Thursday, July 19, 2012

Lawsuit Protecting the Arctic from Oil and Gas Drilling

A coalition of conservation groups filed a lawsuit on July 16th to protect the Arctic Ocean from Shell's exploratory drilling scheduled to get under way in August. The legal papers filed in U.S. District Court in Anchorage challenges the oil spill cleanup plans for Shell Alaska's upcoming operations in the Beaufort and Chukchi seas. Shell claims it has already spend $4 billion on the drilling operation. The suit invokes the Oil Pollution Act of 1990, a tough law passed in the wake of the 1989 Exxon Valdez oil spill. This act imposes strict standards on companies in the Arctic Ocean involved with oil and gas drilling and transport.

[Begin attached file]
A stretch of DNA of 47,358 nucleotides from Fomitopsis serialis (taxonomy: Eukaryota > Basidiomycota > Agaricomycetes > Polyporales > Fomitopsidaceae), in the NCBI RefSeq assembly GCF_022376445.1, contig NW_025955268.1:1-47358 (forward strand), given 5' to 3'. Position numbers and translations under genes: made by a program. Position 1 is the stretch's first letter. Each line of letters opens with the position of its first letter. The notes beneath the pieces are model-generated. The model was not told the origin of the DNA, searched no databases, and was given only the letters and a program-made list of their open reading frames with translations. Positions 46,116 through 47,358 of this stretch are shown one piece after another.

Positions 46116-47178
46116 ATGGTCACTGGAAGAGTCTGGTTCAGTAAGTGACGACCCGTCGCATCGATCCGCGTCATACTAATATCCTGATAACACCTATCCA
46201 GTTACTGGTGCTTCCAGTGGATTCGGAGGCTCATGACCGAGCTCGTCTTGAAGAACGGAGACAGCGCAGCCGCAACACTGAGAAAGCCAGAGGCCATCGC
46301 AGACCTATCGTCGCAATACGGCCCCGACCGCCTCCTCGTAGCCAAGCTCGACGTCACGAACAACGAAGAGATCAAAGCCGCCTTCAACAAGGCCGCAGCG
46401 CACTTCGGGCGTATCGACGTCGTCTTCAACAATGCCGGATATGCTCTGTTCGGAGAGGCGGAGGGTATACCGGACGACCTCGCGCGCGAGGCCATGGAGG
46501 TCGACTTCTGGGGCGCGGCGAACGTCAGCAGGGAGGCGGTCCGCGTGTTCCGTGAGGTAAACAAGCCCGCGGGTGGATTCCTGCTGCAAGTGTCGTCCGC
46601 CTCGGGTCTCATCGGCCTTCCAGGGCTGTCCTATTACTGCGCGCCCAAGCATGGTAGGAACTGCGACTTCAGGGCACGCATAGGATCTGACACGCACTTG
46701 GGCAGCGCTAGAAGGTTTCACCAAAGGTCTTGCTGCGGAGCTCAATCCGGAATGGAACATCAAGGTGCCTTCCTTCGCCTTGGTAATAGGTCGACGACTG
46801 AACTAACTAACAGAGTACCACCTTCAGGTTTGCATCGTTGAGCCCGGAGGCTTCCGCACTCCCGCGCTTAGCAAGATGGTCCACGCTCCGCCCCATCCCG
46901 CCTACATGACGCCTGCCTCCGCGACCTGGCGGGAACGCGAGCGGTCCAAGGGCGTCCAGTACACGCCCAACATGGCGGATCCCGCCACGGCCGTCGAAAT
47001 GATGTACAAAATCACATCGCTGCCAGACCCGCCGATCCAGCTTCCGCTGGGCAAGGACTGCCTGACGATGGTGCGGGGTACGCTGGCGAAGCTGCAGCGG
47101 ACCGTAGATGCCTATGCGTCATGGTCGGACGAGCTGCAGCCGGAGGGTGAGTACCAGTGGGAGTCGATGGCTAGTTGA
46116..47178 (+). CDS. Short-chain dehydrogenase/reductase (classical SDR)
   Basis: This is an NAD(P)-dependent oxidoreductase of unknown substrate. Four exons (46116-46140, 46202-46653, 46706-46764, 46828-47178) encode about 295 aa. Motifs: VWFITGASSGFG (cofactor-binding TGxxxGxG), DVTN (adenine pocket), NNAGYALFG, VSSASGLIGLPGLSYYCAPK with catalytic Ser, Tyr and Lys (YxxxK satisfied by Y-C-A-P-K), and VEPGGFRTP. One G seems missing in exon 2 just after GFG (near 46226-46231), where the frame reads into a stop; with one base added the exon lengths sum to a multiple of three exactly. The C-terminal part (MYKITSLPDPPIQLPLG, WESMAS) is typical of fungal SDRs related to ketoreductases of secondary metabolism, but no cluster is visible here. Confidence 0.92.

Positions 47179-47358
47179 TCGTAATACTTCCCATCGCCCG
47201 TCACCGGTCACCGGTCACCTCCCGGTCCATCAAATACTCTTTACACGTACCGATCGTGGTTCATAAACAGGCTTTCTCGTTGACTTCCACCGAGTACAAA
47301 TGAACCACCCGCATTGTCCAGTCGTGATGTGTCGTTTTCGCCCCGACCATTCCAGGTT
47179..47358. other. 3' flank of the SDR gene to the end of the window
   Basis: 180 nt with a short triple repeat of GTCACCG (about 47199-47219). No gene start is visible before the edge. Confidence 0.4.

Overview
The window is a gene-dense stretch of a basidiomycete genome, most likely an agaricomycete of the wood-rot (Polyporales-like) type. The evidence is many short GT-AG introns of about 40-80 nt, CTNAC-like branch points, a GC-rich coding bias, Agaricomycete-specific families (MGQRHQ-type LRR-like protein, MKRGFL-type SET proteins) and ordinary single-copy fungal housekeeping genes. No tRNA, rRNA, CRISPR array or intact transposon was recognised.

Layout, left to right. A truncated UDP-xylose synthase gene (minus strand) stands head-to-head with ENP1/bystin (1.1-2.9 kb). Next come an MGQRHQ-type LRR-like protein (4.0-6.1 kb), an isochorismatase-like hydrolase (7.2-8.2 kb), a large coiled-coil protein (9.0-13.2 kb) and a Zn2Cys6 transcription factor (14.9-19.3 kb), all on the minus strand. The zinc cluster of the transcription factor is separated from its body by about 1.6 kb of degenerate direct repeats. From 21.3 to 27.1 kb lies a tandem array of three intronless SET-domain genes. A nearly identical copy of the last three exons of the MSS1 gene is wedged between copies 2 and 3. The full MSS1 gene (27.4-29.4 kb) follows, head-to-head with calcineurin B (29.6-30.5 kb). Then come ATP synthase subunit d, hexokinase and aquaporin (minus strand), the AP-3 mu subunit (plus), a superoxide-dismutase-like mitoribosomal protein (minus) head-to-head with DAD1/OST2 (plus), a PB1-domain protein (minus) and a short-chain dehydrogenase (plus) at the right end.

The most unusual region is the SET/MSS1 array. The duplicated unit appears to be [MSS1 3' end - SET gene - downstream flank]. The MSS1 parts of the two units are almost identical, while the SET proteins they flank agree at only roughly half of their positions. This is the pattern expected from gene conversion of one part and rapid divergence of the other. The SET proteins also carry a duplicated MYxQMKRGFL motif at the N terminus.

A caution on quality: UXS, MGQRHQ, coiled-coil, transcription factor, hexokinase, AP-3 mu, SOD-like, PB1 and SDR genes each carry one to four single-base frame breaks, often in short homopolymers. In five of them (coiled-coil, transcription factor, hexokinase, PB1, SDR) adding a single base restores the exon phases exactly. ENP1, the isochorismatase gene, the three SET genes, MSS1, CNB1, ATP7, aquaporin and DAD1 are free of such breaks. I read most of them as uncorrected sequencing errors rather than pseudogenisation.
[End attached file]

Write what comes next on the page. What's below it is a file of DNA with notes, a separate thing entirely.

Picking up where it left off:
By Shell's own admission Arctic drilling is the "most complex, most difficult wells we've drilled in company history." An oil spill in the Arctic Ocean would be almost impossible to clean up and because of the remote setting and extreme cold, it could take years to control. Oil would probably become trapped under the ice, making it impossible to remove. An oil spill in the Arctic ocean could prove devastating to whales, polar bear, seals, and fish. Such a spill would also be devastating to the local people, as 79-year-old Abagail Nashupuq of Point Hope told CNN recently, "our subsistence for the winter, it all comes from the ocean, the fish and whale. It's going to ruin our ocean." 

The suit names the federal Bureau of Safety and Environmental Enforcement, which earlier this year approved separate Oil Spill Response Plans, or OSRPs, for the Beaufort and Chukchi seas. "This lawsuit is not just about this summer. It's about the future of the Arctic Ocean," said Michael LeVine, Pacific senior counsel for Oceana, one of 10 plaintiffs. Others include the Alaska Wilderness League, the Sierra Club, Earthjustice and the Center for Biological Diversity.

© 2012, Richard Matthews. All rights reserved.

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